Declaring that the UN’s consensus-based process is moving too slowly to solve the climate crisis, a global, non-partisan group of elected officials is trying to lead the charge to decarbonize the world’s electricity grids.
The Green Grids Initiative (GGI) drew support from more than 80 countries led by India and the United Kingdom on Tuesday, the second day of COP 26 in Glasgow, Scotland, Reuters reports. It launched in 2014 with a plan to use smart grid and high-voltage direct current (HVDC) technologies to get the carbon pollution out of the world’s electricity supply.
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“If the world has to move to a clean and green future, these interconnected transnational grids are going to be critical solutions,” India’s Prime Minister Narendra Modi said in a statement.
“We have to shift very, very fast from fossil fuels to renewable energy everywhere in order to stay within a safe carbon limit,” Climate Parliament co-founder and secretary-general Nicholas Dunlop told the side meeting, pointing to the August, 2021 IPCC science assessment that showed the available carbon budget for a 1.5°C future running out in four to 10 years.
“There’s more than enough renewable energy to power every car, every factory, every building with clean energy,” Dunlop added. But to get it done, “we’ll need new political vehicles that go faster” than the COP was ever designed to, “and we’re hoping the Green Grids Initiative will be such a vehicle.”
The GGI starts out with the suggestion—whether or not it’s intended literally—that solar panels across a single, large patch of the Sahara Desert in northern Africa would supply as much electricity as the world produces today. That scheme raises issues ranging from the ecosystem impacts of the power station to the reliability and resilience of a grid that depends on a single, large source of generation. But the calculation gives “just an idea of how much resource we have if we just connect ourselves to it,” Dunlop maintained.
A video short that GGI used to open the workshop touted a global grid that would address any remaining intermittency problems with often stunningly affordable solar and wind technologies. Using a wider grid to back up more distributed renewables across regional and national borders “allows us to transform economies and save lives because of climate change, which will have immeasurable impact,” said Paddy Padmanatha, CEO and president of ACWA Power, a Riyadh, Saudi-Arabia-based power and desalination company with operations in 13 countries.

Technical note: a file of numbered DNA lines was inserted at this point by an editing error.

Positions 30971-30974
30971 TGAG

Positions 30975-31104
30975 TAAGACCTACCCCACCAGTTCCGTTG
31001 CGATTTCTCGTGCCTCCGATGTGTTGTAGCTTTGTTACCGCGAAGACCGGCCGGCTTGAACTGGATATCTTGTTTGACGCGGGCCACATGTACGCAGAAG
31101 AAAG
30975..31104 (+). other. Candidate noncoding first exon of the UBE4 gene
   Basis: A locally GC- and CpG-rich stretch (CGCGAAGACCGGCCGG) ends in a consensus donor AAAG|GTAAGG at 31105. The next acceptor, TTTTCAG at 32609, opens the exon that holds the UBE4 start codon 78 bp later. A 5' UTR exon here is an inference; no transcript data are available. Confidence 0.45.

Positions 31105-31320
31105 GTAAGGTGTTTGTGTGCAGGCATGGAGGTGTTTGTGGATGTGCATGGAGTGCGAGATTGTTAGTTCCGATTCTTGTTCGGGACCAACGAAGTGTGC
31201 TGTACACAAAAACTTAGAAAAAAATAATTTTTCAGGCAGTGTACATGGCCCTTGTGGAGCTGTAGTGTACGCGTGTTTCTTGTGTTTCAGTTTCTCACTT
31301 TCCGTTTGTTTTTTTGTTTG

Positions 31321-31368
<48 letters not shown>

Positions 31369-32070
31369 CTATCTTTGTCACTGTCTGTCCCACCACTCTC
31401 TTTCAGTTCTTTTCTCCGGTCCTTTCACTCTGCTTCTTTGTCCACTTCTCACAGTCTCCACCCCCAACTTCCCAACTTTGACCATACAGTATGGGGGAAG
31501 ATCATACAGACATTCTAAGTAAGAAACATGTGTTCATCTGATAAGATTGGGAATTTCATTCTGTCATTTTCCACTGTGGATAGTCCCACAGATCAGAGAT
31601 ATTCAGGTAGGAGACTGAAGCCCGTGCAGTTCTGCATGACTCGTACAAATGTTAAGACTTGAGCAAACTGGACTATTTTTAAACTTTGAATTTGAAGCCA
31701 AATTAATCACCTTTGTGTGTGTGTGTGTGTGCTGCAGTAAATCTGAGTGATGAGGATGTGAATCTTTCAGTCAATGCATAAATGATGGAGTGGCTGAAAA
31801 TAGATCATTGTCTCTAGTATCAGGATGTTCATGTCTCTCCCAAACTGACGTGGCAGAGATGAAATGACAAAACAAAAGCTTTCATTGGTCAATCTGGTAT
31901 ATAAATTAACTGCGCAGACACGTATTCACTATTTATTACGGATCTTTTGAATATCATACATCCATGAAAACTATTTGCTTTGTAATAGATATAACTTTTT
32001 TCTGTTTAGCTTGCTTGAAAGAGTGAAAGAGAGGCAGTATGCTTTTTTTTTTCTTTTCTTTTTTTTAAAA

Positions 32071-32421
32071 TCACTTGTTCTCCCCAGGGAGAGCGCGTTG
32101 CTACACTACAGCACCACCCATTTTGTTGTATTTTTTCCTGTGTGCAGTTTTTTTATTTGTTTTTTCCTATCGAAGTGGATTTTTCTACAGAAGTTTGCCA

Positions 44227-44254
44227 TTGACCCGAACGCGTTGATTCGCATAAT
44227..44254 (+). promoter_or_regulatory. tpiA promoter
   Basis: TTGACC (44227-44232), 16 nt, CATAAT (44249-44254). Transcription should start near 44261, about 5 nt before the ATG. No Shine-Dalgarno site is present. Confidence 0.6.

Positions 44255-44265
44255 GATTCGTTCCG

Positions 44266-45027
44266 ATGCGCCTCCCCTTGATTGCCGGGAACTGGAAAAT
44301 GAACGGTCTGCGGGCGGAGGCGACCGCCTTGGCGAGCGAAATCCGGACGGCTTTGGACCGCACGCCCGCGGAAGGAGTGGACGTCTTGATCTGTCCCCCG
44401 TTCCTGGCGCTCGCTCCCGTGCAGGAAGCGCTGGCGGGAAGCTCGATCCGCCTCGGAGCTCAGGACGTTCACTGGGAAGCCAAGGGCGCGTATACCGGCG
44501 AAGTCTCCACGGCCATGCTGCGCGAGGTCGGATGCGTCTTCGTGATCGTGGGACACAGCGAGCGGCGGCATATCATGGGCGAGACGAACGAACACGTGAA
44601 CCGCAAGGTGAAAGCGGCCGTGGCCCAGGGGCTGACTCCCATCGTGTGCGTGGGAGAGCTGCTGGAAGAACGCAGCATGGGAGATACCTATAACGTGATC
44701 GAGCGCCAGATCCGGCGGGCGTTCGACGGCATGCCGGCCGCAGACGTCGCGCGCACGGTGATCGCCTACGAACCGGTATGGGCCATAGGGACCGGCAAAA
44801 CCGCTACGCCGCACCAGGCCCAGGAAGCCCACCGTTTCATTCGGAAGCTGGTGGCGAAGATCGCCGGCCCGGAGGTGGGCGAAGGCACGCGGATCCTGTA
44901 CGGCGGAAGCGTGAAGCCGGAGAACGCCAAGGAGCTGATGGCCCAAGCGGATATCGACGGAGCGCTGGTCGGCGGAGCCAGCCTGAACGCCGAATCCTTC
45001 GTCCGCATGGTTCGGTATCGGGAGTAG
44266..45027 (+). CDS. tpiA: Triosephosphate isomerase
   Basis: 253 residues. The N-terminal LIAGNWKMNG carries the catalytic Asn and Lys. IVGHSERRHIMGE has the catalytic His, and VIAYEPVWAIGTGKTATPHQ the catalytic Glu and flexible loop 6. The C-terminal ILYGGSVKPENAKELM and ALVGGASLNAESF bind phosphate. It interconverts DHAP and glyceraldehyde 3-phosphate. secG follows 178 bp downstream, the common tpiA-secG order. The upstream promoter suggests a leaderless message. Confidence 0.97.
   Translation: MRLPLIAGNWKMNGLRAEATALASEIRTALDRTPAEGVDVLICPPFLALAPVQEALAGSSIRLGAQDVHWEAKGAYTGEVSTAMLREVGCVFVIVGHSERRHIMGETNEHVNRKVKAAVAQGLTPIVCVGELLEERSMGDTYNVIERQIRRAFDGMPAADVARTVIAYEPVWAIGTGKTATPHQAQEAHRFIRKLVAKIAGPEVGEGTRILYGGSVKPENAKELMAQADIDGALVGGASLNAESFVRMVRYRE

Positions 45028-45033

“From a technical point of view it’s perfectly easy to power the world from renewable energy,” Dunlop said. “You build long distance HVDC lines that can transmit power thousands of kilometres with very little [line] loss, to link us all to the areas where renewable energy is most abundant.”
The video also pointed to a rather more decentralized use for a globally-interconnected power system, with Dunlop suggesting an analogy to another global grid that “we’ve all got used to using and take for granted”. Just as anyone from the biggest producer to the smallest user can feed information into the Internet or draw it back out, “it needs to be the same with energy,” he said, with a grid that can accept power from the largest utility-scale solar system or a rooftop panel.
“We need to think beyond the nation-state and share our clean energy resources in order for everyone to have an unlimited supply of clean, cheap, energy,” he said, adding that the biggest obstacle to his vision is not public buy-in, but a lack of political leadership.
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